As another example, think of having a section of brown earth, like a flowerbed. If you’ve ever noticed your cat drawn to a blue or brightly colored bird hopping over the dirt, the color contrast is what plays the most significant role.
Your cat can better focus on its prey with the combination of colors and movement, regardless of the circumstances. Domestic cats have evolved as efficient hunters because of these natural predatory advantages.
Although movement helps cats see better, there are limitations. For example, a cat allowed outside is unlikely to be able to discern whether an approaching car is too close. For such reasons, your cat is safer indoors.
How Do Cats React to Certain Colors?
According to Purrfect Love, pastel shades of purple, green, yellow, and blue all seem to satisfy cats. Some shades will have more of a calming effect on some cats than others.
Mixed patterns, shapes, and colors are popular on cat toys and accessories with good reason. Color contrast helps these items seem brighter to cats, helping to spur their interest. Pink and yellow, red and blue, and black and white are winning combinations.
We’ve seen that cats can see yellow, purple, green, and blue. Of all the colors, these are the closest to what we can see. Remember that these colors will appear dimmer to cats than they will to us.
Some animal behaviorists and researchers question whether cats can see orange. You are likely to see orange on cat toys or accessories. However, the feline reaction to this color is likely mixed.
Browns and reds are colors that cats can questionably see. From a cat’s perspective, these colors likely have a grayish cast and are somewhat muted. When cats see these colors, they likely perceive them as blending into the local surroundings.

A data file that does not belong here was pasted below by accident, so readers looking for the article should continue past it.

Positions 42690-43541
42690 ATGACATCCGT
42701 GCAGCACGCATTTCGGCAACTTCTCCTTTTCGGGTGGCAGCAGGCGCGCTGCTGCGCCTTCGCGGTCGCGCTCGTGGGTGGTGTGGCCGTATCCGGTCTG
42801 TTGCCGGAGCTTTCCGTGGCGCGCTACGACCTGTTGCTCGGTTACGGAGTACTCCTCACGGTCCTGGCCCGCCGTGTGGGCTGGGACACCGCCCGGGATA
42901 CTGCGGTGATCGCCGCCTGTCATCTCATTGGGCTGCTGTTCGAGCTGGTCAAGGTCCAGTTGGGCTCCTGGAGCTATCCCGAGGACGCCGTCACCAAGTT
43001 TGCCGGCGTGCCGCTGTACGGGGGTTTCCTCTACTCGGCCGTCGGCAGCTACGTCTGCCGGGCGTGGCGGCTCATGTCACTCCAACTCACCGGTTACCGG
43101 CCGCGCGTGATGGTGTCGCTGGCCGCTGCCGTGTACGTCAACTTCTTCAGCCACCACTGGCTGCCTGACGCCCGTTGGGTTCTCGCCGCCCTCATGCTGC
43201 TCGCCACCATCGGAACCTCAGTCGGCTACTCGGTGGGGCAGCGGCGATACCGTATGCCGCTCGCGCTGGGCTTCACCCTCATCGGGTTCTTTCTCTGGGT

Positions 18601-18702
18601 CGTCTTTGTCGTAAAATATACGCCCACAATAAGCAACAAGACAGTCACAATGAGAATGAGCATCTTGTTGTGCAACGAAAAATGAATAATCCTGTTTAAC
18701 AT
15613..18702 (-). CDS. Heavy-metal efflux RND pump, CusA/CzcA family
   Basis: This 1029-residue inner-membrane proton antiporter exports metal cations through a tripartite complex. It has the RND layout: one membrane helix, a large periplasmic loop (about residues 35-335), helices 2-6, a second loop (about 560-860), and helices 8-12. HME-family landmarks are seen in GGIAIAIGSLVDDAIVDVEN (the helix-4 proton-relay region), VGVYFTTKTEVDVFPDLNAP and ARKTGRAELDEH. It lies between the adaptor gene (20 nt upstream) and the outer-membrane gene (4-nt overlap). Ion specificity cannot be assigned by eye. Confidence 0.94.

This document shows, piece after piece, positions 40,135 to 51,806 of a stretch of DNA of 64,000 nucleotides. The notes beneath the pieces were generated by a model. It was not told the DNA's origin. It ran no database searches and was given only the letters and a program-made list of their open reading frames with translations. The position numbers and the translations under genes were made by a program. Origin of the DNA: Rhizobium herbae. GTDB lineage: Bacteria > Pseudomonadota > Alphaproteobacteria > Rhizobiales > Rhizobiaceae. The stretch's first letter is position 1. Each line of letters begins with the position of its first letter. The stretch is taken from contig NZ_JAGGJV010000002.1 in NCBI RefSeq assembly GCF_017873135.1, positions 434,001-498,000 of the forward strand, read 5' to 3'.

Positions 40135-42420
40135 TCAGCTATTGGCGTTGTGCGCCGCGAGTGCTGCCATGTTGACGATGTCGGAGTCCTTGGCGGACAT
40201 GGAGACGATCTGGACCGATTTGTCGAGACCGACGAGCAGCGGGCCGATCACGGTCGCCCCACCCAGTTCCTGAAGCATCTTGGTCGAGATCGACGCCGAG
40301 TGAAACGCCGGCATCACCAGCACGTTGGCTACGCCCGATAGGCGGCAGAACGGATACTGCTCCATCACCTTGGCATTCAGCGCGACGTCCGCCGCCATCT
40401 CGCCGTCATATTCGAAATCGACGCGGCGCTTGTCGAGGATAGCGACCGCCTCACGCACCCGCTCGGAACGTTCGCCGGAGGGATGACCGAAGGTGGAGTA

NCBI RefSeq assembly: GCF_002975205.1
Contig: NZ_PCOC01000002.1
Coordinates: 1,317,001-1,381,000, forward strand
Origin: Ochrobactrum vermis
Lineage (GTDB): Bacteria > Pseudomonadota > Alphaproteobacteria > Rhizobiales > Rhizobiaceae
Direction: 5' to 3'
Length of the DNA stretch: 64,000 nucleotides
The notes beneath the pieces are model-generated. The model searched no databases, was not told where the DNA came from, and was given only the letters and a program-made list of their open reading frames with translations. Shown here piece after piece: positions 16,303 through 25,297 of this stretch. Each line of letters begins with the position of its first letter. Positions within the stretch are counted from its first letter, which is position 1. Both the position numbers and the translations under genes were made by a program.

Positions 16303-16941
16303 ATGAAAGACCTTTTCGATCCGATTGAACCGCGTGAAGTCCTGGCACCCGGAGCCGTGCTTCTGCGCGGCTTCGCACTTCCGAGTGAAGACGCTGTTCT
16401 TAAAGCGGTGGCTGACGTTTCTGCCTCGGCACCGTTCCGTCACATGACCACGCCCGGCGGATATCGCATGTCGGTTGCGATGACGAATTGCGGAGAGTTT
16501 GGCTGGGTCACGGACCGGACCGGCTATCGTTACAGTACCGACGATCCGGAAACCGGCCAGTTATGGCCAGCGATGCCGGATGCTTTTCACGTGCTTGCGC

Cats are believed to see black in much bolder shades than people. White appears much brighter and possibly blurred, which makes anything larger and white intimidating. Some think that veterinarians’ white coats are scary to them because of this.
How Can You Use Color to Calm a Cat?
Rob from The Shoko Show, colors that cats tend to prefer are perfect choices for blankets to use when your cat is feeling stressed.
For example, many owners prefer to wrap their cats in a blanket during a vet visit. The blanket can help make the cat feel more secure in what is often a stressful setting. If the blanket is in a favorite color, your cat will feel more secure.
Avoid using a crate or carrier that is white to transport your cat. To a cat, a white crate appears to be glowing. You especially want to avoid this for vet trips because there are a lot of white surfaces that can contribute to your cat’s anxiety.
A toy in a color your cat seems to enjoy can also be a major stress-buster. The toy, which your cat will associate with good times, can calm your cat down very quickly in bad circumstances. Catnip-filled toys are especially helpful.
When your cat shows calm behavior, reward it with praise and a treat. Your cat will associate being calm with getting rewarded. A rewarded cat is a happy cat.
Cats Enjoy Several Colors
Cats can see several colors, but they see them differently because of the number of cones in their eyes. Many of the colors that they see have a muted tone. Colors and motion work together to help the cat hunt more effectively.
Certain colors and color combinations have a broad appeal for cats. The use of these colors together will encourage your cat’s use of its hunting instincts. The right color combinations can also calm your cat down.